As I wind down Director Retrospective #3, I was thinking of who I wanted to select for the fourth director in this ongoing blog series. I knew I wanted to look back a little in American film, but I couldn't find the right filmmaker that piqued my interest enough to grab all of their movies and dive right in. I was thinking about Sidney Lumet, but that would be a huge undertaking (damn some of those look so interesting, though, so I may still do a truncated retrospective for Lumet down the road), so I thought I would go with someone that shared a lot of similarities with Lumet (and worked under his supervision on the TV movie "You are There"): John Frankenheimer. This is still going to be a big undertaking (not nearly as big as Lumet's nearly 50(!) films), but I'm really looking forward to getting away from writing about horror for now (as much as I love it, it can be a bit of a drag to only watch and write about it) and focusing on Frankenherimer's extremely intriguing oeuvre.
Frankenheimer was one of the pioneers of the live television era, often taking his live shoots outside of the studio, refusing to be confined to the spaces and sets that were normal for a 90 minute live drama. As Frankenheimer ventured into film, his style became even more varied, aping the likes of Orson Welles (Frankenheimer loved deep focus, at least in the films I've seen) and citing Billy Wilder, William Wyler, and Carol Reed (among others) as major influences.* There are some major gaps I have in the earliest and latest parts of his career. I don't remember anything about Reindeer Games (his final theatrical film), for example, but have been told that the Director's Cut changes the tone of the film considerably. I also haven't seen Frankenheimer favorites like The Train, Seconds, or The French Connection II. So I look forward to correcting those blindspots.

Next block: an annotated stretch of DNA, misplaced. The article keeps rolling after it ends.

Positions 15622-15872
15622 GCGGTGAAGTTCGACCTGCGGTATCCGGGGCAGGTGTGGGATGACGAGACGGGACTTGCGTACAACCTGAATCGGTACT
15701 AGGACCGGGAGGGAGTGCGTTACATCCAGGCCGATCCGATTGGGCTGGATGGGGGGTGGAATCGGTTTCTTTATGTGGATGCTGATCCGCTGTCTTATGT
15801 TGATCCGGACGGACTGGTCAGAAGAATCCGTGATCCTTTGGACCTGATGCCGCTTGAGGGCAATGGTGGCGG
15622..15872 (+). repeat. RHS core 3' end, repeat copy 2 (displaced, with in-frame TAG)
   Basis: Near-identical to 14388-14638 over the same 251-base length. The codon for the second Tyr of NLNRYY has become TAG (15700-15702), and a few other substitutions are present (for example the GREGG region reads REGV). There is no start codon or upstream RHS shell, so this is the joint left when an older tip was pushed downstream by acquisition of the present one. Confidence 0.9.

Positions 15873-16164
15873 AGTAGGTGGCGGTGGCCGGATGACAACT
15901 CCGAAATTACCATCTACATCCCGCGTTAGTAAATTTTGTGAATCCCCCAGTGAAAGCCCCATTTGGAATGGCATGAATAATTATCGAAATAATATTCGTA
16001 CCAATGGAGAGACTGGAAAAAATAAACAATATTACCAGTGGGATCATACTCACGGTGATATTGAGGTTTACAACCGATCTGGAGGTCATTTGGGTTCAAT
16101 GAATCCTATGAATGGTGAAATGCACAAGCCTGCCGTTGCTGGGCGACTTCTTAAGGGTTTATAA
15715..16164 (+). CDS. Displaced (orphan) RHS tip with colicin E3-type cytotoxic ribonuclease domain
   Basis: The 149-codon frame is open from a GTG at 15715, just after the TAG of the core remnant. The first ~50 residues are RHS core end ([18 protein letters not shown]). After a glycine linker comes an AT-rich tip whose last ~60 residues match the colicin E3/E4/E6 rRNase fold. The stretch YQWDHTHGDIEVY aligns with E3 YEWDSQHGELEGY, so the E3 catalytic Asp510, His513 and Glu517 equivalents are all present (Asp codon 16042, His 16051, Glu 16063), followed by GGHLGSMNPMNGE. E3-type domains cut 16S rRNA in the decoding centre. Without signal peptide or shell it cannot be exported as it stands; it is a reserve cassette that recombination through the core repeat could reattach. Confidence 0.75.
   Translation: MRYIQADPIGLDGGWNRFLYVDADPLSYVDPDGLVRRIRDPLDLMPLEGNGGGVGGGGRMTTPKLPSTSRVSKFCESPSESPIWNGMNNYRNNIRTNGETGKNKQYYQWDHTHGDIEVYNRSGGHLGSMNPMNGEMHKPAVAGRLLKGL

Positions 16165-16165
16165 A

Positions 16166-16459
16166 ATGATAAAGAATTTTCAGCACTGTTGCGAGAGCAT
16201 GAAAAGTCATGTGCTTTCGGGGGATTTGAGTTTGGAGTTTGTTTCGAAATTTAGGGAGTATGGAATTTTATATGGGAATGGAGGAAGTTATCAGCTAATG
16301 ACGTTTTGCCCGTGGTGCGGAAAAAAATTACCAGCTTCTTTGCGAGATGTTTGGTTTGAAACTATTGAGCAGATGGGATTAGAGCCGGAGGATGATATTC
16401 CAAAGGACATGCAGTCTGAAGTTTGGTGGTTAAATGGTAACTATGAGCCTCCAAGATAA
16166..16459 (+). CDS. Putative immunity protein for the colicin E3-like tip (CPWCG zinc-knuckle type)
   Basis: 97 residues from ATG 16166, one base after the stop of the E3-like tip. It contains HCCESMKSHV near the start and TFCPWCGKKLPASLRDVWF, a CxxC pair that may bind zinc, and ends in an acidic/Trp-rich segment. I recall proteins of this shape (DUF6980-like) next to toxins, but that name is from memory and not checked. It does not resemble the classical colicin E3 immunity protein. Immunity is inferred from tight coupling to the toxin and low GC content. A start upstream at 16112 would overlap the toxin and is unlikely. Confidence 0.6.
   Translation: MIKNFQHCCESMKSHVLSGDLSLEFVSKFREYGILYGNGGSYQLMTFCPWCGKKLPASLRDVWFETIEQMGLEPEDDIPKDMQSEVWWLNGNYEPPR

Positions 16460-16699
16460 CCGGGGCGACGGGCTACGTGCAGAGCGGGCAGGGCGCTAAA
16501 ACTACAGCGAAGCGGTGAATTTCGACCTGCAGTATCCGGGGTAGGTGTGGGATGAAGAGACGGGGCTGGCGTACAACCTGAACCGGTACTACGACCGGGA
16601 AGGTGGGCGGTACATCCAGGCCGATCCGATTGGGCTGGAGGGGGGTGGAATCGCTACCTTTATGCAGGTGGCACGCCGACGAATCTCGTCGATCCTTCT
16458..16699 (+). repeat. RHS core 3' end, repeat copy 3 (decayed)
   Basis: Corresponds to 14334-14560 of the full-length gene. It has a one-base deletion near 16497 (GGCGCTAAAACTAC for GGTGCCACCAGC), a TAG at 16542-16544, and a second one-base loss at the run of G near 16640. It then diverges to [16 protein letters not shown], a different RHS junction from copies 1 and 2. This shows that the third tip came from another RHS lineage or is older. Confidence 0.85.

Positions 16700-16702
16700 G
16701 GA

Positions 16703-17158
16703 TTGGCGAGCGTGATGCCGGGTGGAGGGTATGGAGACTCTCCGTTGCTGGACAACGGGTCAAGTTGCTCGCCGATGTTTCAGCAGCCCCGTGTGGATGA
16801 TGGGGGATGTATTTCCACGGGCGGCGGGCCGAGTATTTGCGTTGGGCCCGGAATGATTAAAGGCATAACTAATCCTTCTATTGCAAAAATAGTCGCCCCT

I've had a tendency to jump back and forth between straight-ahead filmmakers like John Carpenter and Sydney Pollack, and the more visually oriented like Ken Russell and (at times) Oliver Stone. From what I've experienced with Frankenheimer, I think he kind of falls right in the middle. Not getting as crazy as Russell or Stone but not keeping himself out of the way entirely like Pollack did. I'm looking forward to this one.
Now, the problem with choosing a filmmaker like Frankenheimer is that some of his movies are extremely hard to find. Netflix has a pathetic selection to choose from, and Amazon only fairs a little better. There may be some I have to skip unless someone out there can supply me with a copy of the movie. Some of these titles include: The Young Stranger (1957), The Extraordinary Seamen (1969) (I've heard this is quite the trainwreck, and I would love to get my hands on a copy), Impossible Object (1973), 99 and 44/100% Dead (1974), The Challenge (1982), and The Fourth War (1990).
Anyway, look for the first entry, The Young Savages, July 29.
*Credit to Stephen Bowie's entry on Frankenheimer found at Senses of Cinema for some of the biographical information used here.